Today a group of professional athletes and Olympians boarded a fishing boat to tour the oil devastation on the Gulf Coast. Then they held a Sierra Club-hosted conference to share their impressions of the damage. The lineup included:
Mike Richter, an NHL goalie for the New York Rangers and three-time Olympian
Loree Smith, an Olympic track and field athlete
Leilani Munter, a NASCAR racer
Ovie Mughelli, an NFL fullback for the Atlanta Falcons
Andrew Ference, an NHL defenseman for the Boston Bruins
Mike Alstott, an NFL fullback for the Tampa Bay Buccaneers
Stacey Cook, an Olympic skier
Chanda Rubin, a pro tennis player
Gary Morgan, an Olympic track and field athlete
Krista Bradford Ference, an X Games snowboarder
Mike Richter spoke of the problem's vastness, and of the experience of being there floating around in a boat. He said, "We just have to change our ways. It's time to ask the average American to understand that it's in all of our interest." He encouraged athletes to educate themselves to better understand environmental issues, and to use their platform to help people understand that "This is all of our problem" and that "It's crucial to get it right," adding that "The biggest thing we want to do is get average people to feel ownership."
Loree Smith reiterated that message, saying that coming from Colorado, she came to the Gulf "pretty ignorant" and admitted feeling a certain amount of detachment from the oil disaster before visiting. "Seeing firsthand the massive destruction," she continued, "I can see that it's really just one part of a global problem, that everything's connected. Seeing it really got me to appreciate that I really am a part of this."
Leilani Munter, who'd already visited the Gulf once since the spill, said, "I'm devastated to see how bad its gotten since the last time I was here. I hope that the one thing we can get out of this is that this is our clean-energy wake-up call. Clearly we need to take a really good look at how we're living and we need to change this. This is 'Drill, baby, drill.' This is where it's gotten us. It's time for Americans to check ourselves into rehab and make a change."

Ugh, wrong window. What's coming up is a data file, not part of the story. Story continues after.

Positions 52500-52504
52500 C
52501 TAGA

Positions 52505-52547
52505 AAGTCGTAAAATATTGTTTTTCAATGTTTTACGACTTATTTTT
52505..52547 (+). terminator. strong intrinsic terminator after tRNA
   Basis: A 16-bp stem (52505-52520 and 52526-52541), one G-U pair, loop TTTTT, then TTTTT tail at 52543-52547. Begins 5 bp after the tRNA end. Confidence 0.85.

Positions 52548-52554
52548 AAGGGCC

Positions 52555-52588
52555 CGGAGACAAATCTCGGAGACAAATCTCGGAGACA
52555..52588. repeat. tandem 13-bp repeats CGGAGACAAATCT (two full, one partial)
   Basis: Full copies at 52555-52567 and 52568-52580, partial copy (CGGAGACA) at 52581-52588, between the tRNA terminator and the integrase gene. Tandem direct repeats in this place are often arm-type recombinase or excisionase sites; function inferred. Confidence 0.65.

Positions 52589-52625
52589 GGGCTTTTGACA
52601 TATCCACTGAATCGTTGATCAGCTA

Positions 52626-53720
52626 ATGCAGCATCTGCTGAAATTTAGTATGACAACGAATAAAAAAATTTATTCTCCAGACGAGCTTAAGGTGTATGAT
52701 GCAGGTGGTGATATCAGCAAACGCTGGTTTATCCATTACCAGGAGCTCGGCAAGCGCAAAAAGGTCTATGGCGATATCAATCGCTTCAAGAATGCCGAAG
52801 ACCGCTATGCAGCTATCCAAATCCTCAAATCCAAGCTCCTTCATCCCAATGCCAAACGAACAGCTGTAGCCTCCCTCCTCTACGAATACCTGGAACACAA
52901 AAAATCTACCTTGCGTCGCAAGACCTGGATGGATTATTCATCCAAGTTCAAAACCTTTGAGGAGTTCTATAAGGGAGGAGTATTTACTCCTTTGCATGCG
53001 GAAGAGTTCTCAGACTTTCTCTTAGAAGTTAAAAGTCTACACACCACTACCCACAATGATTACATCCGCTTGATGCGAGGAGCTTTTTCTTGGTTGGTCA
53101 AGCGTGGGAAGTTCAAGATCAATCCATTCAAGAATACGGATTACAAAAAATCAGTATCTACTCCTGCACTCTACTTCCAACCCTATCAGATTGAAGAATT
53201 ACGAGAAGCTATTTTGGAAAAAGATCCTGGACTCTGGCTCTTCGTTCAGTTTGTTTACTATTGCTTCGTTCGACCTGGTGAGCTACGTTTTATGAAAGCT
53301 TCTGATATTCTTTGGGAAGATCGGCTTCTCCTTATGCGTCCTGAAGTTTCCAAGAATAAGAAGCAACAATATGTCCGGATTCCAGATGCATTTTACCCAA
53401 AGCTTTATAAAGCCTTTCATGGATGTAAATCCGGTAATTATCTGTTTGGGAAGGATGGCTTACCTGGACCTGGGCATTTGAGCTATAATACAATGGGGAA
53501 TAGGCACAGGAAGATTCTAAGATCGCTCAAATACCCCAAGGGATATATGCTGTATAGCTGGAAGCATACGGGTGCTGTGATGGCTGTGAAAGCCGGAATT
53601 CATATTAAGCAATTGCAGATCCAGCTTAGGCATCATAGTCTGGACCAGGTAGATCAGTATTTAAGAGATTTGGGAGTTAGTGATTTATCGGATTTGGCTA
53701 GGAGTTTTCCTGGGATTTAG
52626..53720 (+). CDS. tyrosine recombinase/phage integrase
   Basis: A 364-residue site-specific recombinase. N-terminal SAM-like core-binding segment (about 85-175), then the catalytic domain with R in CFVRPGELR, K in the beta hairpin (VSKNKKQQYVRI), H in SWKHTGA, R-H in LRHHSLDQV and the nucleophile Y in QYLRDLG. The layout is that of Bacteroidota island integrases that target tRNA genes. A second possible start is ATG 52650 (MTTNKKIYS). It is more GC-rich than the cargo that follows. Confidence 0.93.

Ovie Mughelli expressed that he was "thrilled" at the chance to come out to see the Gulf. His impressions: "The whole boat ride, you could see where oil had gotten into the marsh and devastated it and started eroding the soil. And that's just what we can see. We know that there's so much under the water that we can't see. It was a little disconcerting but I'm hopeful that once enough attention is brought to this that something can be done." He added, "If we're supposed to be the responsible adults, obviously we're not doing our job right now. I wish there was more that I can do personally, but what I can do is raise awareness to move toward renewable energy. "We should do right by our kids. I have a 16-month-old daughter and she's a constant reminder of that."
Andrew Ference echoed that sentiment: "I'm a father of two," he said, "and that's a huge motivation. Really what it comes down to is that my parents' generation might have had an excuse. Now those excuses are gone. We have every technology available to change how we get our power. We have all the science that's screaming at us to get it done. Now all that's missing is the willpower. We as athletes don't want to take the easy road of ignoring it. We don't want to be beat by China or Germany. We here in North America have to put on a brave face and find the willpower."
One thing that struck Stacey Cook was talking to the boat's captain, a fishing tour guide, and hearing how fishing was his true passion. She said, "Skiing is my passion. If that was taken away from me, I'd be totally lost. In America, along with being good citizens of the Earth, we need to have the next generation be active and enjoy an outdoor lifestyle. That's not going to happen at the rate we're going."
Chanda Rubin, who is from Louisiana, said that seeing the oil "struck pretty much every emotion," adding, "Being from here, you take for granted the marshes, the fishing, the scenery, and you think it's all going to be there forever - but it's not. It's unfortunate that it takes an event like this to be a wake-up call. But it's an opportunity for us to come together and create some positive change. That's why we're here."
Gary Morgan also expressed that the disaster should serve as a call to action, "especially for the president of the United States." Morgan, who is from Michigan, said, "This oil spill is just exposing many other environmental problems. The problem where I'm from is loss of wetlands since we're not protecting our environment. It's really starting to show. Everything is connected to everything. I hope this is a wake-up call."
[via The Green Life]
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